Cybersecurity trends for 2024: Your Priorities for the Coming Year

By James Rees, MD, Razorthorn Security

Over the last few weeks I have been catching up with a number of my cybersecurity contacts, primarily engaging with them for new content on our increasingly popular Razorwire podcast. During these conversations, as tends to happen during at this time of year, one of the things I have discussed with these professionals is what are (in their view) some key cybersecurity trends for 2024? It’s a simple question but it has provoked some extremely interesting comments – many of which I will be addressing on the podcast itself. However, for speed, I felt it was a good idea to write a blog outlining some of the responses I have had, so I can explore these before recording.

2024 seems to be a landmark year in the cybersecurity space. We have huge innovation occurring within the AI / AR space, augmented reality is rapidly gaining in popularity, high profile attacks are coming in thick and fast and the investment world seems to have folded into itself in some sectors but seems to be dramatically increasing in others. 2024 is going to definitely be interesting on a number of levels.

One of hot topics on the cybersecurity agenda it seems, is the future of accountability for security in the boardroom of organisations across the world. With the SEC going after the Solarwinds CISO, DORA coming in in Europe in early 2025, and the world at large – including the World Economic Forum – recognising that cybersecurity is in the top 10 concerns for not only cybersecurity professionals but the whole C-Suite, as well as governmental bodies.

The landscape of cybersecurity is rapidly changing and evolving. The future of cybersecurity seems to be more complex and challenging, with an increasing reliance on technology and a growing threat landscape. With the rise in cyber threats, it’s clear that organisations need to prioritise their cybersecurity strategies and invest in proactive measures.

One interesting point raised is the shift towards accountability in the boardroom. This suggests a recognition of the need for senior management to be actively involved in cybersecurity decisions, highlighting its importance as a business risk rather than just an IT issue.

The rise in cyber threat intelligence also points to a shift from reactive to proactive approaches towards cybersecurity. By staying ahead of potential breaches through intelligence gathering and analysis, organisations can better protect themselves against cyber threats.

The increasing concerns over privacy highlight the importance of data protection in today’s digital age. As more sensitive data is stored online, organisations need to ensure they have robust measures in place to protect customer information.

Overall, these insights paint a picture of a future where cybersecurity is increasingly central to business operations. It will require ongoing investment and focus from all levels within an organisation – from boardroom executives down to individual employees – underpinned by advanced technologies such as AI and machine learning.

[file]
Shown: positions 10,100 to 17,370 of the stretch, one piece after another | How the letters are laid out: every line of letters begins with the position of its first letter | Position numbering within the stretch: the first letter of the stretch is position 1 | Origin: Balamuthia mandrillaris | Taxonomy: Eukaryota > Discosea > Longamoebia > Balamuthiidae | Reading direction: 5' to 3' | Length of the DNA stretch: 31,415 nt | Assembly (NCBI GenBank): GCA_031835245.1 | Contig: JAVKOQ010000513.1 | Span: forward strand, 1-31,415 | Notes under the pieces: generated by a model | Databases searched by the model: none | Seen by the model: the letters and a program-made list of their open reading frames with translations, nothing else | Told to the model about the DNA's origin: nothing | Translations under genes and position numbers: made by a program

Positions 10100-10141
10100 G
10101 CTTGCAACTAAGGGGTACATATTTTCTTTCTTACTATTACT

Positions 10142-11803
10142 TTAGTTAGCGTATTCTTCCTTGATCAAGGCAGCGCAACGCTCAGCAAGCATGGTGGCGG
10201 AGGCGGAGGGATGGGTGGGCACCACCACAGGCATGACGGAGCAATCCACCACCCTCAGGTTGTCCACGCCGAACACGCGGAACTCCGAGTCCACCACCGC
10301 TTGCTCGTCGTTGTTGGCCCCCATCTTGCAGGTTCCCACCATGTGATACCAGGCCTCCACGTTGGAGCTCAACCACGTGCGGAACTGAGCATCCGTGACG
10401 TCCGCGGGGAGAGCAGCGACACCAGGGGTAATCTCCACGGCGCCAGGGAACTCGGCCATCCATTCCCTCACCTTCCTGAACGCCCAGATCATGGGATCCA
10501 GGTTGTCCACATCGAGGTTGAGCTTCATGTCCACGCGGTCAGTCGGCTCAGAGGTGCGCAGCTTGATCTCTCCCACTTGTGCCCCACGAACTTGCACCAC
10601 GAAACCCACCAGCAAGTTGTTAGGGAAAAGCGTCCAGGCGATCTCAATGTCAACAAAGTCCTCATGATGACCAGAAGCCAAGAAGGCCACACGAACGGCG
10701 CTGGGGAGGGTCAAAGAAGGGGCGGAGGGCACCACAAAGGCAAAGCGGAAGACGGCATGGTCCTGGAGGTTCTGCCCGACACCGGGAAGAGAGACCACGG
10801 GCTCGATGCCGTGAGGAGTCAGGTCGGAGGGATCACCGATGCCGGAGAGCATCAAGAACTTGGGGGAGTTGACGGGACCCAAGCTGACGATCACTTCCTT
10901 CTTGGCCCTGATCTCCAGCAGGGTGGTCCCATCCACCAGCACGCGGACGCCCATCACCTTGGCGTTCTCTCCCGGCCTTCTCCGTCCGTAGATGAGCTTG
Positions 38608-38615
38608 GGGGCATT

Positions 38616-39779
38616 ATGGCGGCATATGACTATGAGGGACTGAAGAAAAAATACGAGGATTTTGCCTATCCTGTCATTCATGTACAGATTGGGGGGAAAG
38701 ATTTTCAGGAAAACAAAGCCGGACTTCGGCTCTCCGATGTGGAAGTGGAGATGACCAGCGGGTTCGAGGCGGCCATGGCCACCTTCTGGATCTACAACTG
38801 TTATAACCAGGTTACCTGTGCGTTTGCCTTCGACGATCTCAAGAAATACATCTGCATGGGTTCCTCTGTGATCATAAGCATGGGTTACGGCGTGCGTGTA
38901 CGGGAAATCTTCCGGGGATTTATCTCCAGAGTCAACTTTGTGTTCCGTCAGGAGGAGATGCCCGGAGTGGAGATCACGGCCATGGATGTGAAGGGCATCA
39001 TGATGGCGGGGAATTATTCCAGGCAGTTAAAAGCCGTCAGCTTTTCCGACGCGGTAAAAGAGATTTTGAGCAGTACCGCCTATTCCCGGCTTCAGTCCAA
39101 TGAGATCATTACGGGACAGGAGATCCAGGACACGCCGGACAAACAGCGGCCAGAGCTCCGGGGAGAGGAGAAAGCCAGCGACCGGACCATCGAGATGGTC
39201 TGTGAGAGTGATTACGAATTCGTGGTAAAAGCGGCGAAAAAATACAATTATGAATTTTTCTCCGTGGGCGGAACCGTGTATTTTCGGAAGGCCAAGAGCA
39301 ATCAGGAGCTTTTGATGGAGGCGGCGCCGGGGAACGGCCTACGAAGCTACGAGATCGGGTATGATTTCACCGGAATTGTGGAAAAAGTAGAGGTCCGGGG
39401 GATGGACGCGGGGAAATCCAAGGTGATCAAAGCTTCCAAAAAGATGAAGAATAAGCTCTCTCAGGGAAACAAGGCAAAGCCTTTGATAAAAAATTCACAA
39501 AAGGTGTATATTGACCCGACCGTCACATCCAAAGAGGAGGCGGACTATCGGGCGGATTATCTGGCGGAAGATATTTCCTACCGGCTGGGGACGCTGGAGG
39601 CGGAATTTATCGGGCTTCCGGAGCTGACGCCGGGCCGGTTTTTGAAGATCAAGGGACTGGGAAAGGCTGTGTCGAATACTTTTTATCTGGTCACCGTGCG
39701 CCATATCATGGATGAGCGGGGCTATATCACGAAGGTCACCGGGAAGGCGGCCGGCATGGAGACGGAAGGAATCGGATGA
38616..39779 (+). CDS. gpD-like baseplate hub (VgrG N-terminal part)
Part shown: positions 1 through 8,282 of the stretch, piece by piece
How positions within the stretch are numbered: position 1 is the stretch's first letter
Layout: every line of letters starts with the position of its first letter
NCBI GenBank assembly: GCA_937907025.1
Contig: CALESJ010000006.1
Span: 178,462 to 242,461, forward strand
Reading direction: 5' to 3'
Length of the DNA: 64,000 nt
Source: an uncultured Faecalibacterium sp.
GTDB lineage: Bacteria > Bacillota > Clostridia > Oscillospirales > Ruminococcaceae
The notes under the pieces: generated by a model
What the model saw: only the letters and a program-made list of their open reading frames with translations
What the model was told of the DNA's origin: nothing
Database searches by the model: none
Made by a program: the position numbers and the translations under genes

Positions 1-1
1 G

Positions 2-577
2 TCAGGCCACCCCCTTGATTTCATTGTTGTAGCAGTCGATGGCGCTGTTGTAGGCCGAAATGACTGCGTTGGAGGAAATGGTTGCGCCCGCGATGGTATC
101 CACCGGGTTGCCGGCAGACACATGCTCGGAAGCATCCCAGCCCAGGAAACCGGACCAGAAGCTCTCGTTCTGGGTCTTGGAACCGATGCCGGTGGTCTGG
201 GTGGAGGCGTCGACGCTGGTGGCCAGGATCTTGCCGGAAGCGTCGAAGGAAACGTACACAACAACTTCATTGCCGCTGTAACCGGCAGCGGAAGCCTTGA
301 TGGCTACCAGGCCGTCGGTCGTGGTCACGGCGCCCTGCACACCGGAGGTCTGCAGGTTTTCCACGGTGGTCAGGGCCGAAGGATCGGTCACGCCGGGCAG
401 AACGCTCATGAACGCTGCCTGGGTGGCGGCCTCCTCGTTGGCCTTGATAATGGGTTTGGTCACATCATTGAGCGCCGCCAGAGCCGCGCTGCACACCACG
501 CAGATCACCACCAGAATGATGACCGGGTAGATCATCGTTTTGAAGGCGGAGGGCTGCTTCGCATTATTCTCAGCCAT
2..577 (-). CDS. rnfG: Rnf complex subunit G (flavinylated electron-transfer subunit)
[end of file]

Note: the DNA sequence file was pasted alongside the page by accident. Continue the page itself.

On top of this, the following topics crop up time and time again in my conversations recently.

Cyber threat intelligence

More and more organisations are recognising the importance of being proactive rather than reactive when it comes to cyber threats. Cyber threat intelligence will be increasingly important for organisations to stay ahead of potential breaches.

Increased use of AI and machine learning

AI and machine learning are already being used in cybersecurity, but their use is expected to increase significantly. These technologies can help automate security protocols, identify threats and respond quickly.

Privacy concerns

With an increasing amount of sensitive data being stored online, privacy concerns are only going to escalate. Organisations will need to prioritise data privacy and put in place robust measures to protect their customers’ information.


As cybersecurity becomes more complex, many businesses, especially SMEs, are likely to opt for security-as-a-service (SaaS) offering them access to the latest security technologies without having a costly, in-house team.

Supply chain attacks

Supply chain attacks have been on the rise and this trend is expected to continue. Organisations will need to pay closer attention to the security of their supply chains as well as their own infrastructure.

IoT security

The Internet of Things is expanding rapidly with billions of devices connected worldwide. This presents a massive opportunity for cyber criminals, thus IoT security will become increasingly critical.

Rise in phishing attacks

Phishing attacks have been increasing year on year and this trend is expected not only to continue but also evolve with more sophisticated techniques being used by attackers.

The human element

Despite all the technological advancements, the human element remains a weak link in cybersecurity. There will be a greater focus on educating employees about cybersecurity risks and how they can contribute towards a secure environment.

Government regulation

Expect an increase in government regulation around cybersecurity as they try to protect their citizens and national infrastructure from cyber threats.

Cyber insurance

With the increasing number of cyber attacks, cyber insurance is becoming a necessity for many organisations. It’s expected to become a standard part of business insurance packages.

In Conclusion…

2024 will undoubtedly bring new challenges and risks within the information security space but it also presents opportunities for innovation and growth. As we move forward into this exciting yet complex landscape, it will be critical for organisations to not only withstand but thrive amidst these challenges by staying ahead of emerging trends and continually enhancing their cyber resilience strategies.

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